Mr Caborn: I am not saying that it is solely because of my constituents; I am saying it is the wider issue of the nuclear rebuild and it addresses climate change and security of supply. It is a major part of the energy mix that I argued back in the 1990s. The opportunity arose on a number of fronts. It is difficult to put all of these together, but I made statements in the middle of the 1990s and got the opportunities for my constituency and on the wider issue to become a consultant to AMEC. All of that came together. They were not little silos; the whole thing came together.

  Q569  Paul Flynn: But why do you take a salary for it?

  Mr Caborn: Because they want to pay me. What is wrong with that?

  Q570  Paul Flynn: Lots of people want to pay MPs. What is the point of people wanting to pay legislators in order to prostitute their office to their commercial advantage?

  Mr Caborn: I do not believe I am prostituting myself.

  Q571  Paul Flynn: I still cannot see the difference between doing your work as a Member of Parliament, as you still are, and working for an outside body that pays you money?

  Mr Caborn: With all due respect, if we debated that until kingdom come you would not accept it because you have a different view from mine.

  Q572  Paul Flynn: That is fine. Someone in your constituency, possibly a political opponent, might cynically suggest that what you are doing as a retiring MP with a short time to go and expectations of going to the Lords is feathering your nest in order to get a comfortable job after you stand down as an MP?

  Mr Caborn: If they want to make that judgment they will do so. They might be as cynical as you, Mr Flynn.

  Q573  Paul Flynn: Lord Warner, you have a very busy life. You work for Xansa, Apax Partners, Byotrol, Deloitte, DLA Piper and UK Healthgateway. Were these firms ones with which you were in contact when a minister? Did it involve any contact with them at all?

  Lord Warner: No, none whatsoever.

  Q574  Paul Flynn: You were a minister from 2003. Were those firms involved in some way in shaping the health service and its present condition for which I am sure you take responsibility?

  Lord Warner: I am sure that a number of those firms had contracts somewhere in the NHS and were doing some work for it, but since the health service spends £110 billion a year it is highly improbable that a minister will know what or who is involved in the NHS at any point in time.

  Q575  Paul Flynn: You still maintain that you had no contact whatsoever with any of those companies as a minister?

  Lord Warner: I am trying to remember. I am not being evasive. Given the number of people who come through a health minister's door, without consulting all of my diaries for those four years I cannot in all honesty say I am 100% certain that I never saw anybody from any of those companies.

  Q576  Paul Flynn: So, there was no expectation of future employment in your involvement as a minister?

  Lord Warner: To be clear, I did not know until the last minute when I decided to resign when I was going to cease being a minister. I did not spend four years as a minister thinking what my job opportunities would be after leaving the place. With all due respect, this is a fantasy view of the world.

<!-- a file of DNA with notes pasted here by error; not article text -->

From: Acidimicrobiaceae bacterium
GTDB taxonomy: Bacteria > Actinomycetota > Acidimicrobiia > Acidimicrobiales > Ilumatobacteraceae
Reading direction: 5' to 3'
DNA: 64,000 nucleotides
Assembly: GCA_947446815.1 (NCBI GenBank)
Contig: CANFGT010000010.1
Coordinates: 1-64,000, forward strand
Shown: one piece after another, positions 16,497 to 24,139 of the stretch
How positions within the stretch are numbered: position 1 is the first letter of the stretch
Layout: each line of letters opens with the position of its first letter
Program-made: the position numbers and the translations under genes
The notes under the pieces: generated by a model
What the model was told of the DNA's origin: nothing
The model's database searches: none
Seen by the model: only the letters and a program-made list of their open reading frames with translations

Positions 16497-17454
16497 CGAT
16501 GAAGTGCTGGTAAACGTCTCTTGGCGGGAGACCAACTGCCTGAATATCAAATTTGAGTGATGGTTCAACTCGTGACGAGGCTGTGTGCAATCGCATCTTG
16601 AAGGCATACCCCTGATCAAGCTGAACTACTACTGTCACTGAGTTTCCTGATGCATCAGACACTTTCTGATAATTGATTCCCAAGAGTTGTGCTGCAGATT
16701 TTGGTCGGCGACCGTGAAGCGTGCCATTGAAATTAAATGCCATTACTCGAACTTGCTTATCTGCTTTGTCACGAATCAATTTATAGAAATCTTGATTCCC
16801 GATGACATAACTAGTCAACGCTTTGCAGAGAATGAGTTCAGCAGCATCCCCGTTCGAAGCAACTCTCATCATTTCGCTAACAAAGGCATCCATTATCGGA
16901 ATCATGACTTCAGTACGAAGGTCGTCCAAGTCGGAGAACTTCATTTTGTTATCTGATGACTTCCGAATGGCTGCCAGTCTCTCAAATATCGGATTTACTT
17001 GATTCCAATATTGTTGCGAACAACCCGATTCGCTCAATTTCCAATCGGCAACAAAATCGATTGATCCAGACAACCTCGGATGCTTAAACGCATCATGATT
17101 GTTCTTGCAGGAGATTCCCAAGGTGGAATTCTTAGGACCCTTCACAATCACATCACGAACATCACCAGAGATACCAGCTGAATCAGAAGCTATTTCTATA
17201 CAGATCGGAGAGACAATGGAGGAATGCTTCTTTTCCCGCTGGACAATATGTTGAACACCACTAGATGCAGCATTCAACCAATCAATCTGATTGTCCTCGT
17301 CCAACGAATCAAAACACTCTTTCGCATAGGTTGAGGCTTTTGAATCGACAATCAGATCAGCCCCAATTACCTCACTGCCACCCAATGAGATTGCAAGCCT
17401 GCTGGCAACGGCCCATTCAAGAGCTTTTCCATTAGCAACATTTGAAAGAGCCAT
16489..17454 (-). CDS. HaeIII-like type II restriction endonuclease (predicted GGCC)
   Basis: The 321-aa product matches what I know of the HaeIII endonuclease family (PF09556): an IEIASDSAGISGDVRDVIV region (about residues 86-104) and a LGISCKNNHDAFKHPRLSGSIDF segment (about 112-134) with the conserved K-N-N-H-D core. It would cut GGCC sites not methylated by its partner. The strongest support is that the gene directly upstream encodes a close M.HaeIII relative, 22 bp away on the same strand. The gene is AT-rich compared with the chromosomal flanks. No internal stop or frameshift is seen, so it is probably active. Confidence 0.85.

Q577  Paul Flynn: I am glad you are amused by it, but there are other ministers and former ministers who have been involved in very big contracts valued at billions of pounds and later they have found themselves employed by those companies. These cases exist.

  Lord Warner: I am talking about myself.

  Q578  Paul Flynn: I appreciate that. There are other ministers who are not before us today. Perhaps we should look at other former ministers and peers who are in the same position. Do you think there is a danger that if someone is in a position of great influence involving contracts somewhere in the back of their minds they might be thinking how they might enrich themselves in retirement by influencing those contracts? In order to avoid any possibility of that, do you not think it would be useful to have a rule that former ministers should not take employment in the areas of their departmental powers after they leave office? Would that not be a sensible precaution to ensure they are not influenced in awarding contracts as ministers?

  Lord Warner: To be clear, we have a process in which you sign a piece of paper where you state the job for which you ask approval. You have to indicate on that form whether you have had any previous contact with them. It is open to the Advisory Committee on Business Appointments to say to me that it believes my contact with this previous outfit makes it inappropriate for me to take up the appointment. I have been through that process. I have answered the questions honestly and have accepted the ministerial code and the rules of the Advisory Committee on Business Appointments. Behind your question lies an inference that there is not a process that provides some sort of check.

  Q579  Paul Flynn: It is a process that everyone would suggest is imperfect. Why at the end of six months or two years should it become appropriate for you to lobby when it is not appropriate up to that point? What happens at the end of this period?

  Lord Warner: Clearly, I have failed to get across the point that I have not spent my time lobbying according to any general interpretation of that word. I can answer this only from my own point of view. If people choose to make a malign interpretation of what we do I cannot do anything about that. I agree with you that if I had gone straight out of the Department of Health and signed up with one of the big contractors, for example, for the national IT programme—